1:42 pm Nov. 7, 20127
It's become something of a ritual for Governor Andrew Cuomo to blast Con Edison and the Long Island Power Authority for their performance following Hurricane Sandy.
On November 1, the governor sent a scathing letter to the chief executives of seven utilities, including Kevin Burke, the C.E.O. of Con Edison, and Michael Hervey, the C.O.O. of LIPA, whose board members are appointed by the state (including one by Governor Cuomo).
In the letter, Cuomo accused the utilities of failing to prepare for the storm, and of failing to "keep the trust that New Yorkers have placed in you by granting you the privilege to conduct utility business in New York State."
"In the context of the ongoing emergency, such a failure constitutes a breach of the public trust," he wrote. "Under such circumstances, I would direct the Public Service Commission to commence a proceeding to revoke your Certificates."
Earlier this week, he took up the cudgel again, and said the utilities "will be held accountable for their lack of performance."
As of Monday, 1.35 million households still had no power in the regions hit by Hurricane Sandy.
Yesterday, Mayor Michael Bloomberg said that in New York City, 91,000 homes still have no power.
Assuming this is more than mere bluster, here's what Cuomo's accountability might look like:
The Public Service Law gives the state's Public Service Commission the right to investigate and regulate the utilities, while the State Administrative Procedures Act allows the state to revoke a utility's operating certificate.
According to the governor's office, first, Cuomo could launch an investigative process, which would be overseen by an administrative law judge.
During that process, the utilities would present their cases, as would the governor and the stakeholders.
The investigation would seek to answer a couple of key questions: Were the utilities adequately prepared for the storm? And did they take responsibility for the repair work following the storm, or did they pass the expense and responsibility on to their customers instead?
The judge would then present a recommendation to the Public Service Commission.
Five people sit on its board, each appointed by a governor to six-year terms. Only one was appointed by Cuomo.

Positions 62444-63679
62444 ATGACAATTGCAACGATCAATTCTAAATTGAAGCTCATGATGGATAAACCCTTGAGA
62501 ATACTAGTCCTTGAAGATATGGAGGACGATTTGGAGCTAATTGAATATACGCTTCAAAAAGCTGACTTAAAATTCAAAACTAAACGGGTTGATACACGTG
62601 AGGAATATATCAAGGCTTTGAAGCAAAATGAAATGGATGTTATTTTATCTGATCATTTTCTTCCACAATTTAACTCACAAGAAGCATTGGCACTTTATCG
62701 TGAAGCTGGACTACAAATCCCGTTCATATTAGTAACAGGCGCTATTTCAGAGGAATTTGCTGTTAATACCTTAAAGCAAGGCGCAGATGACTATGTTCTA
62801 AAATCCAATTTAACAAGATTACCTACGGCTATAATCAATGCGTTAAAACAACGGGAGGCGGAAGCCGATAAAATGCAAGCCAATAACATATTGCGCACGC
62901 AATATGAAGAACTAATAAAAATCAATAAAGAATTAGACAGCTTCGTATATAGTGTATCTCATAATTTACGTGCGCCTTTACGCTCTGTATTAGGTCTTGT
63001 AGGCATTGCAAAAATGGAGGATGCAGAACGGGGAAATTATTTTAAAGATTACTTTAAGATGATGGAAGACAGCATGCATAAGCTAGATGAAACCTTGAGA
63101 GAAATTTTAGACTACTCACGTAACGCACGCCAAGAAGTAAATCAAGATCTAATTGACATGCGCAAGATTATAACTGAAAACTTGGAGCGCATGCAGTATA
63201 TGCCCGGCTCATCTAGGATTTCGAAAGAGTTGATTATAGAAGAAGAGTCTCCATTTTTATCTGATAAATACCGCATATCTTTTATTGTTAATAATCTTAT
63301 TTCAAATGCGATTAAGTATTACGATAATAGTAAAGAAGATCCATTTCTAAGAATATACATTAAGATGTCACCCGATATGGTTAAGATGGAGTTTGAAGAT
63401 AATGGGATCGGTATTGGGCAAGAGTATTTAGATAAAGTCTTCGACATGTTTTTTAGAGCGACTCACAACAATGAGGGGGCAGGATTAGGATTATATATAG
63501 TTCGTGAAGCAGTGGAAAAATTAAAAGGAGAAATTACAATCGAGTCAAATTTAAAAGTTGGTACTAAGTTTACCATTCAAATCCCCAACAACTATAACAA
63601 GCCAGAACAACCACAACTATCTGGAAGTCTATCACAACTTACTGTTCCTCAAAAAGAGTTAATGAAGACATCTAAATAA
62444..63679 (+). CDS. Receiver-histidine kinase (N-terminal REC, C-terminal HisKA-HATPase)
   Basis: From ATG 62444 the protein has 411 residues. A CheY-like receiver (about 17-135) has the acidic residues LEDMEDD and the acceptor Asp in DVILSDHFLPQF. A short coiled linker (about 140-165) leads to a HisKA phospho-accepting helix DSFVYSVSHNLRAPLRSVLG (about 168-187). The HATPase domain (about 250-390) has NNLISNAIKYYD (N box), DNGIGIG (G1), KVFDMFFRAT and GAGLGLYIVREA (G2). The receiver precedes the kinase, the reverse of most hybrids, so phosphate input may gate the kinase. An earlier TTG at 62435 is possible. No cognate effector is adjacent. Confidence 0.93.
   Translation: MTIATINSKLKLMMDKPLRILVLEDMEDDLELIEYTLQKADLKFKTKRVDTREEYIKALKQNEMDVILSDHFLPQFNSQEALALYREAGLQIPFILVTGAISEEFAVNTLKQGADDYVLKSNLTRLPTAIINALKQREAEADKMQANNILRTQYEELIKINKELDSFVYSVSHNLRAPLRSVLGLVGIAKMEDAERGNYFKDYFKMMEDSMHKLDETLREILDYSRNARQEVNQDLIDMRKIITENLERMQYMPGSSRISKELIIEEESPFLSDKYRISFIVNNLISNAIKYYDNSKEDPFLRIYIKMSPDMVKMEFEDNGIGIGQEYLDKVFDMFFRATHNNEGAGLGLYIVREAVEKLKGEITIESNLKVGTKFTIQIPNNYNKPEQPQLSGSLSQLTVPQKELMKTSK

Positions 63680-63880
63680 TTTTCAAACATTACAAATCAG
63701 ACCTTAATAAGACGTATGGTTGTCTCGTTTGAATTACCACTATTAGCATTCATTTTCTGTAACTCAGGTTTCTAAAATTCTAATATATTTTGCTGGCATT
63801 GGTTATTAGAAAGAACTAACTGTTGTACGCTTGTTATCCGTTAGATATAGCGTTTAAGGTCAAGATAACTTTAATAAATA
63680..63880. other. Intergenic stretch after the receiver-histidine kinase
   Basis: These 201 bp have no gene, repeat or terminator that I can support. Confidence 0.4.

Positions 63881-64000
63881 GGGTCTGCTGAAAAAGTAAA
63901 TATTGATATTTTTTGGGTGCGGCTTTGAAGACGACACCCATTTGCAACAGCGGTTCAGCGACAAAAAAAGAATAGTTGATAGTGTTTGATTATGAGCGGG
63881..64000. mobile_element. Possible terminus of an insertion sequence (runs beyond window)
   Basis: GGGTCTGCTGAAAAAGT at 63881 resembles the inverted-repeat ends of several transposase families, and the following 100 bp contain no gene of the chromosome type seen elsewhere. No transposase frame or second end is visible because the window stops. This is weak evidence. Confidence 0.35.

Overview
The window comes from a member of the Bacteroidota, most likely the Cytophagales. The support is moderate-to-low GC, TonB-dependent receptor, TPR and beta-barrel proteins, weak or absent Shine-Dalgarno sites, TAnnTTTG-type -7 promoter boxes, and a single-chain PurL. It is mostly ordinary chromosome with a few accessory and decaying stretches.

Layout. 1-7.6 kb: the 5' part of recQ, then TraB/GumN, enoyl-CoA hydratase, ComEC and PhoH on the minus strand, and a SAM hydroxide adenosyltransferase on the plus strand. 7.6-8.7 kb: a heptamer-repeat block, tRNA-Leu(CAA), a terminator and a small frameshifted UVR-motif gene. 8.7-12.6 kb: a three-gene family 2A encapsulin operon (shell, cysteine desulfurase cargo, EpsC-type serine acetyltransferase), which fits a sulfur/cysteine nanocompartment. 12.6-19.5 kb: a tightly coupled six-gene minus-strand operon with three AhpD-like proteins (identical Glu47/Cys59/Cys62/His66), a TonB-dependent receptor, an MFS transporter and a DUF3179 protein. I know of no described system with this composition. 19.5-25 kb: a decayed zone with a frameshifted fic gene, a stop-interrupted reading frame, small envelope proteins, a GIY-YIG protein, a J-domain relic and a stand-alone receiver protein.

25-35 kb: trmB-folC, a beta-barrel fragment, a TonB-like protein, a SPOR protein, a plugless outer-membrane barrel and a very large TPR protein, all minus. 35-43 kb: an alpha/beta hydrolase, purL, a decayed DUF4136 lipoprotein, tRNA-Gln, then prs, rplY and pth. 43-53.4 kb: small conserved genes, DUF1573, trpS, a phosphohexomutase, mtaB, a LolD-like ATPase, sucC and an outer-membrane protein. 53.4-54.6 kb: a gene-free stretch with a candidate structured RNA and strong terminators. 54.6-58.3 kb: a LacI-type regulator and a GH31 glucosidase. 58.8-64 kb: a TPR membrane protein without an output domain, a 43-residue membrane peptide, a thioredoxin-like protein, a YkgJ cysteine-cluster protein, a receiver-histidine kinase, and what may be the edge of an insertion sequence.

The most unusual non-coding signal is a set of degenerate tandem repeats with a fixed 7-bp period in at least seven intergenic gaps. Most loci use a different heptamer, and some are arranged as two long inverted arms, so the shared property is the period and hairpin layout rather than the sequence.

It is the PSC that would make the ultimate determination.
The PSC could decide to fine the utilities, or—and this would be drastic—decertify them. Which is exactly what the governor is threatening to do.
(In order for this process to apply to LIPA, the governor would have to pass legislation amending the state statutes governing LIPA and the PSC, according to Jackson Morris, director of strategic engagement at the Pace Energy and Climate Center.)
There does appear to be some historical precedent for this.
In the 1980s, when Cuomo's father Mario was governor, the state created the Long Island Power Authority.
The idea was to have LIPA take over the assets of the Long Island Lighting Company and decommission its Shoreham nuclear power plant, according to The Encyclopedia of New York State.
LILCO had overseen the plant's construction, and Long Islanders blamed the related (and enormous) cost overruns with creating the highest utility rates in the nation.
LIPA ultimately succeeded in taking over LILCO's electric transmisson system in the late 1990s.
(The company now known as KeySpan Long Island acquired its power plants and natural gas system.)
LIPA, it should be noted, is run by the state, and its board members are appointed by the governor.
So if Cuomo did follow through on his threats, he'd do so by convincing one state-controlled agency, the PSC, to decertify another, and to create a framework for replacing it.
There's no way of knowing absolutely whether the replacement entity would constitute an improvement. The LILCO-LIPA precendent suggests that the answer is: Yes, at least for a while.
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